Match’s 2017 annual Singles in America Survey is up – see it here. It’s a summary look and contains some pretty interesting factoids. But I like wading into the weeds with social science research, and Match was kind enough to share their source data with me.
In the next few posts, I’ll tease out some of the more interesting things I found while drilling down into the data. I wish I had even more detailed information – for example, they didn’t split their results by gender, which would have been useful.
In this post I’ll focus on the demographics of the 5,500 respondents and share how singles feel about first dates. FYI, the respondents were not culled from among Match clients; an independent research firm did the work.
The demographics were not what I had always assumed. Rather than lay them all out in detail here, I’ve highlighted the data most relevant to readers.
It’s not unusual to find more women respondents than men, but keep in mind it skews the data somewhat.
This survey includes all ages. And I do mean all ages – five of these singles are in their nineties! Only half are 40 or under.
This is actually a more diverse representation that most social science studies, which often take place on college campuses.
East Asian: 5%
South Asian: 1%
Never married: 68%
Only half the respondents are fully employed.
Employed full-time: 42%
The student population accounts for only about a quarter of those surveyed who fell below the median personal income in the U.S., just over 30K.
0 – 15K: 18%
15 – 30K: 22%
30 – 45K: 18%
45 – 75K: 24%
Single, not seeing anyone: 84%
Casually dating one or more people: 16%
As you can see, this group is very diverse on several fronts. They’re older than most dating survey participants. They’re less employed and consequently less affluent. Only two-thirds have never been married. We can’t control for these individual factors as we interpret the data, so it’s important to keep these demographics in mind. For example, 12% of the group is over 65 – that may translate into different attitudes about sex. Yet it’s hard to say exactly how – older folks might be more conservative but that group also includes the wild and crazy Baby Boomers, who had more sexual partners than today’s Millennials.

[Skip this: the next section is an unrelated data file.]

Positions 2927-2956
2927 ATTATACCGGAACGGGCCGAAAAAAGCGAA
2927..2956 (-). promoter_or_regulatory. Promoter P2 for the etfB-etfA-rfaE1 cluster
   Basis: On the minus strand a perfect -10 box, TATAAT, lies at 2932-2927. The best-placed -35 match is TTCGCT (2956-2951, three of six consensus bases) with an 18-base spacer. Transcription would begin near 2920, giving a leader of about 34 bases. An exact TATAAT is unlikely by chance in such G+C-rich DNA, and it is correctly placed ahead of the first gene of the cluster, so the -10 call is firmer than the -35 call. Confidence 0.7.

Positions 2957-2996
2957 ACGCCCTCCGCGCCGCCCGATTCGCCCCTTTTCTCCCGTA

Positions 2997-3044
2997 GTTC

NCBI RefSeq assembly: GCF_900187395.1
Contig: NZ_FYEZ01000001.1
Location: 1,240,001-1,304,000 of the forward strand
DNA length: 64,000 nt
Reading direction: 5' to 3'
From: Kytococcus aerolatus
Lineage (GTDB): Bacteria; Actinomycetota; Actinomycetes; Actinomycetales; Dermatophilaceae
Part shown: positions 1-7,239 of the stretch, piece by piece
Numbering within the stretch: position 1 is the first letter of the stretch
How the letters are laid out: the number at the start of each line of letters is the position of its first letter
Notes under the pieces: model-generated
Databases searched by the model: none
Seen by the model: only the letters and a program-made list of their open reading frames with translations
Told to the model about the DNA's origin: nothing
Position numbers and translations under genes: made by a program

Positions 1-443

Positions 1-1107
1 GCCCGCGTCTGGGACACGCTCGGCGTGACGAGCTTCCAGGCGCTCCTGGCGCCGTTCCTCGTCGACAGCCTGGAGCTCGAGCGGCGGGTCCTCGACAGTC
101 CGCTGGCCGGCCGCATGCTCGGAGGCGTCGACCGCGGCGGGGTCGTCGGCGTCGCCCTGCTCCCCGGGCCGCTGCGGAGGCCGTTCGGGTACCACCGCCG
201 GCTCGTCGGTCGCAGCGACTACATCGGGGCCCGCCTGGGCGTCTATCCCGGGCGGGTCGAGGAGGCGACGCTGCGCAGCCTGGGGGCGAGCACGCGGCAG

Attitude toward entering relationship:
Do not want: 19%
Not looking, but open to it: 47%
Casual only: 9%
Want one now: 22%
Dating one person now: 3%
Match’s summary notes that Millennials are 30% more likely than any other generation to want a relationship now. And 68% of men want to find a relationship this year.
And check this out:
#Dates in 2016
0: 59% 😯
#Second Dates in 2016
That’s a lot of people who want a relationship now who aren’t dating at all. 🙁 But Millennials are 30% more likely to have a first date lead to a second. And get this, confidence seems pretty high overall:
“I could easily find a date offline.”
“I could easily find a date online.”
Still, 46% of respondents agreed with the statement “I feel lonely.” 😥
5 Most Common Ways to Meet a Date
Through a friend: 22%
By chance: 6% 💡
That 6% “by chance” is worth thinking about. Keeping your eyes open and a smile on your face as you make your way among strangers is good strategy.
Attitudes About First Dates
|“I like going on lots of first dates so I know my options.”||35%||65%|
|“I am very selective about who I go on a first date with.”||86%||14%|
|“I enjoy meeting new people via first dates.”||63%||37%|
|“I may have sex before an official first date.”||34%||66%|
Millennials are 40% more likely to have sex before an official first date. That’s probably because they tend not to go on official dates, especially when young.
Top answers to: “I judge people based on…”
Social media posts: 42%
How they spend their spare time: 35%
When do you expect to feel romantic chemistry?
1st date: 34%
2nd date: 23%
3+ dates: 44%
74% of people say they begin to imagine a future with someone only after 4+ dates.
What are your impressions from this data? Any surprises? What do you think of peoples’ expectations? What, if anything, can we learn here about the state of dating in America? Let’s discuss.
In my next post, I’ll discuss where people flirt, and the physical locations where they meet the people they wind up dating. There are some interesting findings there – who knew the library allowed flirting?